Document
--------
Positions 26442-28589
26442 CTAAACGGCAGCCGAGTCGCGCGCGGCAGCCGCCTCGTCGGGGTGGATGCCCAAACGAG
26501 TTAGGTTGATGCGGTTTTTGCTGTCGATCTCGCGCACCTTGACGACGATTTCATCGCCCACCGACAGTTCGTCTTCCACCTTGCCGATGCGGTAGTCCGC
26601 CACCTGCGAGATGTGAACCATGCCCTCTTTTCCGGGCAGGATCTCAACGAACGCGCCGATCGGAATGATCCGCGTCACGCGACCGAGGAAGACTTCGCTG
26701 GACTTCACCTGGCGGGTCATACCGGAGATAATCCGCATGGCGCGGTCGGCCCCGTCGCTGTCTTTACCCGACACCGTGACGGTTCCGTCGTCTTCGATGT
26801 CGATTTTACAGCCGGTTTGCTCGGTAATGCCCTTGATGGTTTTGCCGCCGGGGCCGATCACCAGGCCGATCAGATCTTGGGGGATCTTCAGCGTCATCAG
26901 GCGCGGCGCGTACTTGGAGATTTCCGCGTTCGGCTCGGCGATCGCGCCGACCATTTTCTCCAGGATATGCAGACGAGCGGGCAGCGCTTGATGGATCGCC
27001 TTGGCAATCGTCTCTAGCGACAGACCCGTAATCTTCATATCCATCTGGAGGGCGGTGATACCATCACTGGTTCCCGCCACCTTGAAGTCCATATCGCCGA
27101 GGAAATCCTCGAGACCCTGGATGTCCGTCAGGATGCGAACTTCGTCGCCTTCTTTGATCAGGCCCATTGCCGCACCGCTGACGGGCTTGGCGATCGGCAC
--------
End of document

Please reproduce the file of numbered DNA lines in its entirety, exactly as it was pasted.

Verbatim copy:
Positions 26442-28589
26442 CTAAACGGCAGCCGAGTCGCGCGCGGCAGCCGCCTCGTCGGGGTGGATGCCCAAACGAG
26501 TTAGGTTGATGCGGTTTTTGCTGTCGATCTCGCGCACCTTGACGACGATTTCATCGCCCACCGACAGTTCGTCTTCCACCTTGCCGATGCGGTAGTCCGC
26601 CACCTGCGAGATGTGAACCATGCCCTCTTTTCCGGGCAGGATCTCAACGAACGCGCCGATCGGAATGATCCGCGTCACGCGACCGAGGAAGACTTCGCTG
26701 GACTTCACCTGGCGGGTCATACCGGAGATAATCCGCATGGCGCGGTCGGCCCCGTCGCTGTCTTTACCCGACACCGTGACGGTTCCGTCGTCTTCGATGT
26801 CGATTTTACAGCCGGTTTGCTCGGTAATGCCCTTGATGGTTTTGCCGCCGGGGCCGATCACCAGGCCGATCAGATCTTGGGGGATCTTCAGCGTCATCAG
26901 GCGCGGCGCGTACTTGGAGATTTCCGCGTTCGGCTCGGCGATCGCGCCGACCATTTTCTCCAGGATATGCAGACGAGCGGGCAGCGCTTGATGGATCGCC
27001 TTGGCAATCGTCTCTAGCGACAGACCCGTAATCTTCATATCCATCTGGAGGGCGGTGATACCATCACTGGTTCCCGCCACCTTGAAGTCCATATCGCCGA
27101 GGAAATCCTCGAGACCCTGGATGTCCGTCAGGATGCGAACTTCGTCGCCTTCTTTGATCAGGCCCATTGCCGCACCGCTGACGGGCTTGGCGATCGGCAC